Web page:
UNITED STATES DEPARTMENT OF THE INTERIOR
NATIONAL PARK SERVICE Washington 25, D. C.
December 8, i960
FISHIN(P-FOR-FUN AND NOT FOR MEAT ON YELLOWSTONE LAKE
Robert N, Mclntyre Chief Park Naturalist Yellowstone National Park Yellowstone Park, Wyoming
Paper, based upon notes of a talk presented at the meeting of the Montana Wildlife Federation at Bozeman, Montana on December 3> I960.
Between June 15 and October 15, each year, Yellowstone Lake in northwestern Wyoming is one of the most heavily fished bodies of fresh water in the United States, The area of 139 square miles of water at an elevation of 7,731 feet is stocked with native black-spotted cutthroat trout. Natural reproduction alone sustains the fishery population. Of the 281, 516 fisher- men counted on Yellowstone River and the Lake in 1959, some 215,000 fishermen caught 393, ̂-67 fish from Lake waters at a fishing success rate of .716 fish per hour of effort. These fish averaged one pound in weight and were about ik.k inches in length. More fishermen fish in Yellowstone National Park each year than in the whole State of Montana and take more fish. In 1959, Montana recorded 232,731 fishing license holders while those fishing in neighboring Yellowstone National Park exceeded 300,000 persons (no license required).
Fishing-For-Fun With Barbless Hooks This (a gentlemen's sport),"is a management device or tool to reduce the total number of fish taken from the Lake in order that they may spawn one or more times and still be available to the angler who wishes the thrill of hooking and playing a large native fighting fish prior to releasing it unharmed. The mark of the angler in Yellowstine will be the number of fish hooked and released unharmed from barbless hooks, rather than the number of fish or pounds of fish caught for the creel. Cur brief experience of one season has shown that only 3 out of every 50 fish hooked securely with barbless hooks (flies and lures only, including treble hooks) are so damaged in eye, mouth or gills that they die in a short time when released.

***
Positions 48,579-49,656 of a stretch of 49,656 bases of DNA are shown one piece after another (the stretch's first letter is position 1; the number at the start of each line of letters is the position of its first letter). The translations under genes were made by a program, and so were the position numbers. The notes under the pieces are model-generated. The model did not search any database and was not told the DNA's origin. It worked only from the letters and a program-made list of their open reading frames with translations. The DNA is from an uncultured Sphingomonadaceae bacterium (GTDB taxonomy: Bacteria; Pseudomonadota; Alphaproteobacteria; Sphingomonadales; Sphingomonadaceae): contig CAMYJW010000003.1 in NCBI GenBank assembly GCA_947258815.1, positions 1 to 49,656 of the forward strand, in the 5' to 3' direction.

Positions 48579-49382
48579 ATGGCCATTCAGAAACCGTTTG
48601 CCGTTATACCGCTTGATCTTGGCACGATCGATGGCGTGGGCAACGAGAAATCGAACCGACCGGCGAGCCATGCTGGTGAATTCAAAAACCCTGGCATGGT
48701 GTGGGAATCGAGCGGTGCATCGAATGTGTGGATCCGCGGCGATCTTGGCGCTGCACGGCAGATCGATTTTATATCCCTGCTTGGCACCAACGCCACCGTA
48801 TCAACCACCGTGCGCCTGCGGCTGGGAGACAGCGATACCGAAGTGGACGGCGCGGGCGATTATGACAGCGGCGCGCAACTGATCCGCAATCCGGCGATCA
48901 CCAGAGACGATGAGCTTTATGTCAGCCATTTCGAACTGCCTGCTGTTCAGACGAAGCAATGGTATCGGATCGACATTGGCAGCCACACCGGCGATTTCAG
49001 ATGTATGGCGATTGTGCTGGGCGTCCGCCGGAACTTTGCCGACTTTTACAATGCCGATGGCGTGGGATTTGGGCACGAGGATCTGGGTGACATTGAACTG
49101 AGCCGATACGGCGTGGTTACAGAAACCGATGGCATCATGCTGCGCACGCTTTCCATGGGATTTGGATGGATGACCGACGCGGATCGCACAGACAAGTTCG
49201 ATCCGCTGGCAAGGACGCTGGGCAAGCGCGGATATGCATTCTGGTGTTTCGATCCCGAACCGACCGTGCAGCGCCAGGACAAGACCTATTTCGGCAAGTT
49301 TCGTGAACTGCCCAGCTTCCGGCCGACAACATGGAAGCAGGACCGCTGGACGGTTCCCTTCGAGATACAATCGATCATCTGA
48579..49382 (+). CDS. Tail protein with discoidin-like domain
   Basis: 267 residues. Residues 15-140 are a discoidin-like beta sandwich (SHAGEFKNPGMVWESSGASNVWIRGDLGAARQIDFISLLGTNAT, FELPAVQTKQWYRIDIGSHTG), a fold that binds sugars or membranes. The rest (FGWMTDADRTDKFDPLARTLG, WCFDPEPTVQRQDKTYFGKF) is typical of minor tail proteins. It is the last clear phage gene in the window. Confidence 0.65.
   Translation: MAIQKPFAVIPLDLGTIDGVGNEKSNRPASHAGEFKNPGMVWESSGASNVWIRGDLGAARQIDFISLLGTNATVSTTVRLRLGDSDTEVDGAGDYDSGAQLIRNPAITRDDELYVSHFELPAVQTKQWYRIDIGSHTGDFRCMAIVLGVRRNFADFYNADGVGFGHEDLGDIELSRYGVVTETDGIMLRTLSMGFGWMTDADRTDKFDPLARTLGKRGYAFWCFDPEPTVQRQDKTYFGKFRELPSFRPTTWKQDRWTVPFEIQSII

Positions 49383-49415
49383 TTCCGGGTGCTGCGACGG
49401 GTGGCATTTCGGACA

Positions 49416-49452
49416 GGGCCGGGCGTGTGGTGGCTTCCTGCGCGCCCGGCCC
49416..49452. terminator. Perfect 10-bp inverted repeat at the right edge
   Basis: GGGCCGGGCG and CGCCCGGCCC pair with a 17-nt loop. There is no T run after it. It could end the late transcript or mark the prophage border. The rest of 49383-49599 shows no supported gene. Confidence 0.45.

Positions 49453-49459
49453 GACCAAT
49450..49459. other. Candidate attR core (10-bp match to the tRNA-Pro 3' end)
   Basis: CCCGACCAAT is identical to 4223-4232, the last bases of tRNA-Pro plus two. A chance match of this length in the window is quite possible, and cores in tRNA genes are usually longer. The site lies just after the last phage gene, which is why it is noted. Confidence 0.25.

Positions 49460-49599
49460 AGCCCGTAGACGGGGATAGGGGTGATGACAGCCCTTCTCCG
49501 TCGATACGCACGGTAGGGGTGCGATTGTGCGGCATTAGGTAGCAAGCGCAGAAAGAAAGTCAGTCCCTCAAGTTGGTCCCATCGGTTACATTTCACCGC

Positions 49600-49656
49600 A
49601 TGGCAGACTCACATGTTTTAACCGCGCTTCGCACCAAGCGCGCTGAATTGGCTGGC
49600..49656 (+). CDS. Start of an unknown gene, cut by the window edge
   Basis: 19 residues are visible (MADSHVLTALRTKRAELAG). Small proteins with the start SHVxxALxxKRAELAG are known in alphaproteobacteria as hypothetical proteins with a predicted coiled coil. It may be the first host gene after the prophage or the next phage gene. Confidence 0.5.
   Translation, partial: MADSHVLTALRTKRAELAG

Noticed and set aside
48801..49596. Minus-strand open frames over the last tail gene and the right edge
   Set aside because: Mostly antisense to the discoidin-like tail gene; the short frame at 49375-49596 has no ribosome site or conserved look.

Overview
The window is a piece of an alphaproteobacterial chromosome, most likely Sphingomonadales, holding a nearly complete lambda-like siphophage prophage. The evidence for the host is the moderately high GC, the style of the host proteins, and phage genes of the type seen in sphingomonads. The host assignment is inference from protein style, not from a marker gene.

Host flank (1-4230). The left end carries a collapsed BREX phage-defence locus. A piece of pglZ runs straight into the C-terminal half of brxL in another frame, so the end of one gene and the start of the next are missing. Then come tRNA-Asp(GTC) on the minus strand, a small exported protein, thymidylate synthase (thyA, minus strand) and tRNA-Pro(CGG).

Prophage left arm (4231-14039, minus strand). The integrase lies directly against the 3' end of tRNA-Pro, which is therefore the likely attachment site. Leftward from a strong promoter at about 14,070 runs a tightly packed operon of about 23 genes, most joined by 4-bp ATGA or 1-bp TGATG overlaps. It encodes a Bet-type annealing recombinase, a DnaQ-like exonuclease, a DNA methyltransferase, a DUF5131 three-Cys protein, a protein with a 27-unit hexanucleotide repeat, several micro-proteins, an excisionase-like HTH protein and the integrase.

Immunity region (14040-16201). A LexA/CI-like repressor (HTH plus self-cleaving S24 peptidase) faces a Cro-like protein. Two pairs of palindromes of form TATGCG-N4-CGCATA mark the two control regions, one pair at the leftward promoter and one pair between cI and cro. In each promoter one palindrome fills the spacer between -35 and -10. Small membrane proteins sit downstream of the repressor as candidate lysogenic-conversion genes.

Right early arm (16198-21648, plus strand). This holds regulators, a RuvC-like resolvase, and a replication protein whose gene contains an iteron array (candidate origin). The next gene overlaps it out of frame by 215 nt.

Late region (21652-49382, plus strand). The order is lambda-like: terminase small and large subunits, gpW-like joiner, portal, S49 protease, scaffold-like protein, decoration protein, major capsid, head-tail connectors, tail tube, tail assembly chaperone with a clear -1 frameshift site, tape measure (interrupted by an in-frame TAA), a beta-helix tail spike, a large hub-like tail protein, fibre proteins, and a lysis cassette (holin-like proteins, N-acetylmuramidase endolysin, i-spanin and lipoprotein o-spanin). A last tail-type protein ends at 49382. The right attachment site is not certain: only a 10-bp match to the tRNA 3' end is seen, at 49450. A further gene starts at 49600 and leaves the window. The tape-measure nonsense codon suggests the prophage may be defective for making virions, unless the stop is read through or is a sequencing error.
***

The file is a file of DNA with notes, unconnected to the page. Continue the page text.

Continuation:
However, for those visitors to Yellowstone National Park who want fish for camp use or who choose not to participate in the ''Fishing-For-Fun" program, a daily bag and total possession limit of 3 fish per fisherman will be retained in park regula- tions for the Yellowstone Lake area. Meat fishing will be dis- couraged at Lake and throughout the Park. There is no intent that a fisherman may catch his legal limit of 3 fish and then continue on a ''Fishing-For-Fun'1 basis. Rather, the fisherman would fish and release his catch uninjm-ed, keeping only the occasional fish hooked severely in gills or eyes.
Purpose of the Program The bounteous native cutthroat trout resource of Yellowstone Lake has existed in a natural state since effective discovery of the Park in August 1870. Millions of fishermen since that time, have enjoyed this recreational resource unsurpassed in America. Through better management practice we hope to per- petuate this bit of the American Heritage for the enjoyment of future generations without artificial planting of fish. Due to the relative ease of catching one-pound fish in Lake waters, many inexperienced fishermen catch and retain more fish than can be eaten by a single family. This has led to great wastage of the resource. Others catch a string of fish for photographic purposes only and then discard the fish. A small segment of the visiting public fish solely to fill ice chests or lockers before returning home. This is in violation of the legal possession limit. Wastage of fish in the month of July 1959> alone, at Fishing Bridge Campground amounted to 7,500 fish counted in garbage cans. It is our belief that the ''Fishing-For-Fun'1 campaign will materially reduce the wastage of this great natural resource.